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The Snowy Day

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Overview

Winner of the 1963 Caldecott Medal!

No book has captured the magic and sense of possibility of the first snowfall better than The Snowy Day. Universal in its appeal, the story has become a favorite of millions, as it reveals a child's wonder at a new world, and the hope of capturing and keeping that wonder forever.
The adventures of a little boy in the city on a very snowy ...

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Overview

Winner of the 1963 Caldecott Medal!

No book has captured the magic and sense of possibility of the first snowfall better than The Snowy Day. Universal in its appeal, the story has become a favorite of millions, as it reveals a child's wonder at a new world, and the hope of capturing and keeping that wonder forever.
The adventures of a little boy in the city on a very snowy day.

"Keats's sparse collage illustrations capture the wonder and beauty a snowy day can bring to a small child."—Barnes & Noble

"Ezra Jack Keats's classic The Snowy Day, winner of the 1963 Caldecott Medal, pays homage to the wonder and pure pleasure a child experiences when the world is blanketed in snow."—Publisher's Weekly

"The book is notable not only for its lovely artwork and tone, but also for its importance as a trailblazer. According to Horn Book magazine, The Snowy Day was "the very first full-color picture book to feature a small black hero"—yet another reason to add this classic to your shelves. It's as unique and special as a snowflake."—Amazon.com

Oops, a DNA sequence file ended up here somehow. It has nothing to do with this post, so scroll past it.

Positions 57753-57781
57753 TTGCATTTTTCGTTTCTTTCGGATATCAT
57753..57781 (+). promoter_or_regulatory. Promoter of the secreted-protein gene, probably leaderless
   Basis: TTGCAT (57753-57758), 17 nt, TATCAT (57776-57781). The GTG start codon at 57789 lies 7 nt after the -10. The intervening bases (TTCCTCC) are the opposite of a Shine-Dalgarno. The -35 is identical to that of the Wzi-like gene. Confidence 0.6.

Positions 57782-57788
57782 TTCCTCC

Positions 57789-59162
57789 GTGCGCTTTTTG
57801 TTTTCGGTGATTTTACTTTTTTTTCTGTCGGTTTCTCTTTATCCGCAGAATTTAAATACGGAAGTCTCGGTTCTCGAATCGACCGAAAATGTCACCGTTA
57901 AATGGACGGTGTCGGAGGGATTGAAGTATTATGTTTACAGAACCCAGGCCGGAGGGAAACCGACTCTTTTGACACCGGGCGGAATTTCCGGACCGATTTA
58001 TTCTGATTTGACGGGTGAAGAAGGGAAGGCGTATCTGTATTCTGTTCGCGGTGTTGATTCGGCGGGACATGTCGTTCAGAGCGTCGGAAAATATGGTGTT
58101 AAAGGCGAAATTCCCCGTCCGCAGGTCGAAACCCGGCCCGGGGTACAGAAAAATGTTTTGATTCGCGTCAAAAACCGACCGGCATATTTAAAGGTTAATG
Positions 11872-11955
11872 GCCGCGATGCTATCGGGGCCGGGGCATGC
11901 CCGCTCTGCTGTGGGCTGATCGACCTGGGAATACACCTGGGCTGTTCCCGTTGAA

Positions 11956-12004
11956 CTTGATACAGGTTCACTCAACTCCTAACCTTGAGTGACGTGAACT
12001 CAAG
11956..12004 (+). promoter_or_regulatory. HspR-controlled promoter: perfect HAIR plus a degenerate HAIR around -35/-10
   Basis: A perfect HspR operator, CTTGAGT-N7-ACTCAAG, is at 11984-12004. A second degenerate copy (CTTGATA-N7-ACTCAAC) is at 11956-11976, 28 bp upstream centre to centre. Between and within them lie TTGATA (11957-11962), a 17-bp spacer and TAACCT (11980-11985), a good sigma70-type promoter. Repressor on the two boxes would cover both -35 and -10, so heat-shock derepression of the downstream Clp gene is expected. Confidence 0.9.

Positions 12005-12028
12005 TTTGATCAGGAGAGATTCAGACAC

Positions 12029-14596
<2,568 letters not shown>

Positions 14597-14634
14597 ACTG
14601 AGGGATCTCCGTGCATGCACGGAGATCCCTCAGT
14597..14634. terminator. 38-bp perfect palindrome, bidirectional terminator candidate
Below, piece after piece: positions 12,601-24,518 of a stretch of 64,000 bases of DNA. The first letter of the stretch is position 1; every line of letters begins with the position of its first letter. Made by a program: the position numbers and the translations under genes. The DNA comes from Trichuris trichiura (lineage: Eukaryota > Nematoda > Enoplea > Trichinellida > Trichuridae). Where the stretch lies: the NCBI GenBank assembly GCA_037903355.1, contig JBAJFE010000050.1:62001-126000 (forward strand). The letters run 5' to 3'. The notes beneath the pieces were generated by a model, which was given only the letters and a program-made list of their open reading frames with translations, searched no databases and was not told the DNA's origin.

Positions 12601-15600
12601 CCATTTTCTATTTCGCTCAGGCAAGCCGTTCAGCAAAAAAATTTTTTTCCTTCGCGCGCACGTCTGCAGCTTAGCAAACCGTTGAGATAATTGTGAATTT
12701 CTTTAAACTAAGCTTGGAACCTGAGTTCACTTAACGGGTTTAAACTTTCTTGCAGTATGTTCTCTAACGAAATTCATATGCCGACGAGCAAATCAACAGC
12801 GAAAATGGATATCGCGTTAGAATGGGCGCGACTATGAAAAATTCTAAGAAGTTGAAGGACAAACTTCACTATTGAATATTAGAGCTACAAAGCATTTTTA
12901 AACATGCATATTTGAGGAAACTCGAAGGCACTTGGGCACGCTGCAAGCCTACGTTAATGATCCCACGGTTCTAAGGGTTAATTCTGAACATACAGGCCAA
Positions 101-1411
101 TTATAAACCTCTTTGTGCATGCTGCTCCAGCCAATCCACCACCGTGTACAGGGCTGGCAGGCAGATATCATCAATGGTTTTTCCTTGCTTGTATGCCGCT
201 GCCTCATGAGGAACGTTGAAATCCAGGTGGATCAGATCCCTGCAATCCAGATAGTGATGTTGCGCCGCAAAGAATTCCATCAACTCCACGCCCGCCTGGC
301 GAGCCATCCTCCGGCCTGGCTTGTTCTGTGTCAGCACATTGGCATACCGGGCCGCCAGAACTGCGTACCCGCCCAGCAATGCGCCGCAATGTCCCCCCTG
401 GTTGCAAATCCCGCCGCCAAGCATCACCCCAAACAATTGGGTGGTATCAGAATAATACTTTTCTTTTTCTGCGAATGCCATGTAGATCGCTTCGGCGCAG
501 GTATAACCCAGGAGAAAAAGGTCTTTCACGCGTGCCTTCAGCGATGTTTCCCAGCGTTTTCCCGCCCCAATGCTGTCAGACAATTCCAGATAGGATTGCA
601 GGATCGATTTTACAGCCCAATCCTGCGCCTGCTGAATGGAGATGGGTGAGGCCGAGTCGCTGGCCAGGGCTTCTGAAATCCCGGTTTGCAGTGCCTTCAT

The adventures of a little boy in the city on a very snowy day.

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Editorial Reviews

From Barnes & Noble
Peter wakes up to find the world covered in snow-crisp, clean, and white. Excitedly, Peter ventures out to play. His feet make a variety of tracks, and when he hits a snow-laden tree with a stick, the snow falls off-plop! onto his head. Keats's sparse collage illustrations capture the wonder and beauty a snowy day can bring to a small child.
Publishers Weekly - Publisher's Weekly
Now in a sturdy board-book format just right for youngest readers, Ezra Jack Keats's classic The Snowy Day, winner of the 1963 Caldecott Medal, pays homage to the wonder and pure pleasure a child experiences when the world is blanketed in snow. (Viking, $6.99 15p 6 mos.-up ISBN 0-670-86733-0 Jan.)
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Product Details

  • ISBN-13: 9780140501827
  • Publisher: Penguin Young Readers Group
  • Publication date: 10/28/1976
  • Series: Picture Puffin Books Series
  • Edition description: REV
  • Pages: 40
  • Sales rank: 12,874
  • Age range: 3 - 5 Years
  • Lexile: AD500L (what's this?)
  • Product dimensions: 6.72 (w) x 7.50 (h) x 0.19 (d)

Meet the Author

Ezra Jack Keats

Ezra Jack Keats (1916–1983) is the Caldecott Medal winning author of The Snowy Day, which broke ground in 1962 as one of the first picture books for young children to portray a realistic, multi-cultural urban setting. Since its initial publication, The Snowy Day has come to be regarded as both a children’s classic and one of the most important picture books ever written/illustrated. Ezra Jack Keats’ legacy lives on in the popularity of his most famous character, Peter—the star of The Snowy Day, Whistle for Willie, Peter's Chair, A Letter to Amy, Goggles, and others. Visit the Ezra Jack Keats Foundation online at www.ezra-jack-keats.org

Biography

When Ezra Jack Keats began creating children's books in the 1960s, he noticed something missing from the genre and chose to correct it.